New hope for research on rare autoimmune disease

10 Apr 2020

This bequest changes everything. It will enable us to build the most comprehensive discovery program for this rare disease in Australia and possibly the world.

Co-director of the ANU Centre for Personalised Immunology (CPI) calls it a 'game-changer'. She's referring to the $10 million bequest for research on dermatomyositis, a rare
autoimmune disease.

There is so much about this donation that makes it unique. It comes from Jenny and Bruce Pryor, who both passed away in 2017, and is the largest bequest ANU has ever received. And it has helped establish the Jenny and Bruce Pryor Research Fellowship at the CPI to support research on dermatomyositis, or DM, which Jenny suffered from in her later years.

DM causes chronic muscle inflammation, pain and weakness, and Professor Vinuesa feels the funding will unlock vital work that gives sufferers new hope
for a cure.

"It is a rare disease that affects about one in 100,000 people and therefore not a prominent part of current large research programs," Professor Vinuesa said.

"This bequest changes everything. It will enable us to build the most comprehensive discovery program for DM in Australia and possibly the world."

The Pryors first approached ANU with their intentions in April 2017. Their wishes have been stewarded by nephew, James Graham, and his partner Tanya.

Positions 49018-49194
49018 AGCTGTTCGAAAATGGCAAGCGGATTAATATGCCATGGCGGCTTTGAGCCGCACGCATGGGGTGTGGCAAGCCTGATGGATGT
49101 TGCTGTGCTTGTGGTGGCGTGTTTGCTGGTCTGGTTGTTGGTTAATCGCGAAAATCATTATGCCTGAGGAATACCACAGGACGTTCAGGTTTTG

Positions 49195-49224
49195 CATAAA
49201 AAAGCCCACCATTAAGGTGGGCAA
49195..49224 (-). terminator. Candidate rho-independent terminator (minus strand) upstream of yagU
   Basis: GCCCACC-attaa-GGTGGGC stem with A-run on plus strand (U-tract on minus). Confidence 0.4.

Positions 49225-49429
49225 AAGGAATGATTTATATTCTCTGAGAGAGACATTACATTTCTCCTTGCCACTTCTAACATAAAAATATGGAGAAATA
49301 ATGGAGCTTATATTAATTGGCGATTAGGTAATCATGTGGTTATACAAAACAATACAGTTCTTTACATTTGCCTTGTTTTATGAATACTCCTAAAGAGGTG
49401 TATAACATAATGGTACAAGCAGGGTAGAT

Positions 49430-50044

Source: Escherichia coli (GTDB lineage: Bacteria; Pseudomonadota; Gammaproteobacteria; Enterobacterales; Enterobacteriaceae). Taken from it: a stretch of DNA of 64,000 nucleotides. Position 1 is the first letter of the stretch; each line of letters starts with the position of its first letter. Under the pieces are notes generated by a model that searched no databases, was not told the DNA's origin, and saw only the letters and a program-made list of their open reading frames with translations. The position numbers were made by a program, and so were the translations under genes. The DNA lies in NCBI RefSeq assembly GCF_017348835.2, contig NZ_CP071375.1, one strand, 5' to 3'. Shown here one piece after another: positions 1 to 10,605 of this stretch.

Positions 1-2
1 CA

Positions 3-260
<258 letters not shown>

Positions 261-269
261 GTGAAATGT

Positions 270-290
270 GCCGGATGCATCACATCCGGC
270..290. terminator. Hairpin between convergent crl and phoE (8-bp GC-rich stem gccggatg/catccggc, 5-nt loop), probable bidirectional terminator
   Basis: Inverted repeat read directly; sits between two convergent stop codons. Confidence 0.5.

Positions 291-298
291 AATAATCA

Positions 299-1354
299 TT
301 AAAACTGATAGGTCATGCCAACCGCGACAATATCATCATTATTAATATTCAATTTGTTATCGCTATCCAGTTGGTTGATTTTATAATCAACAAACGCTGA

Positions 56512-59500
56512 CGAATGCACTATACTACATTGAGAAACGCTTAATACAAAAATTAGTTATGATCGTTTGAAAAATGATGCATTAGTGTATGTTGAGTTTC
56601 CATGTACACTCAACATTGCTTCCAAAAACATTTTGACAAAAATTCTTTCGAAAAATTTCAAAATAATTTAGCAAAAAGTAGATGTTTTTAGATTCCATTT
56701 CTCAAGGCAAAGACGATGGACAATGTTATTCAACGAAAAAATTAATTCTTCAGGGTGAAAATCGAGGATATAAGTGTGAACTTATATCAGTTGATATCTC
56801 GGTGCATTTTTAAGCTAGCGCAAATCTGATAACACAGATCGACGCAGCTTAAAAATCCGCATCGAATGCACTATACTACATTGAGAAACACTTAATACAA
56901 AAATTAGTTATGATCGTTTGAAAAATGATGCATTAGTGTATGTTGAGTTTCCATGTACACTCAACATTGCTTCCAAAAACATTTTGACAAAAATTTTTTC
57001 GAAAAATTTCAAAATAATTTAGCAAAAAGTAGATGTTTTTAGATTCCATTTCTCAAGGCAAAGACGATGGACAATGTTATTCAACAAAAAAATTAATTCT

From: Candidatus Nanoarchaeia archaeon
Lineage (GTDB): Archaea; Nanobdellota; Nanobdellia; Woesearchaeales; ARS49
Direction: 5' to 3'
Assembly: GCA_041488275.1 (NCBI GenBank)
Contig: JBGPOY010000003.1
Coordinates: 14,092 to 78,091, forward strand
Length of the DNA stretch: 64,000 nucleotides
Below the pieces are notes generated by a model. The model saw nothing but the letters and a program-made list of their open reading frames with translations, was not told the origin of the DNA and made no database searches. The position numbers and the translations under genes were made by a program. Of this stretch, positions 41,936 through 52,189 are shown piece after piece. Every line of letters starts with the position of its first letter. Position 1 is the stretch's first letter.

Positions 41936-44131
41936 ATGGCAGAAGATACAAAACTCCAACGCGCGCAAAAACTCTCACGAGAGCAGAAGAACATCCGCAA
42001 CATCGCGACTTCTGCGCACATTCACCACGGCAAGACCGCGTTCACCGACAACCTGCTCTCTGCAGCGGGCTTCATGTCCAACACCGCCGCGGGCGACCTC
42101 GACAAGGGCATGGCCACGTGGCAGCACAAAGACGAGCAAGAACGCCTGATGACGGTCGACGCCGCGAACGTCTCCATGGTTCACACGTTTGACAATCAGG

"Bruce and Jenny loved each other dearly. Everything they did in life was for each other. So it is fitting that this major bequest and the vital work it will fund will carry their names," Mr Graham said.

"I can think of no better place than ANU to honour Bruce and Jenny's lives through world-leading research to which their legacy will make a tangible difference."

ANU Vice-Chancellor Professor Brian Schmidt feels this inspirational gift from Jenny and Bruce will empower the University to use research into this complex autoimmune disease in the most profound way.

"People who they have never met, and will never meet, will benefit from the Pryors' generosity and commitment to making a difference," Professor Schmidt said. "Great breakthroughs are founded in great research. And great research is boosted by generous donations like this."

Professor Vinuesa aptly articulates the positive impact of this bequest on DM research and treatment.

"This is not just a gift to ANU. This is a gift to the world."

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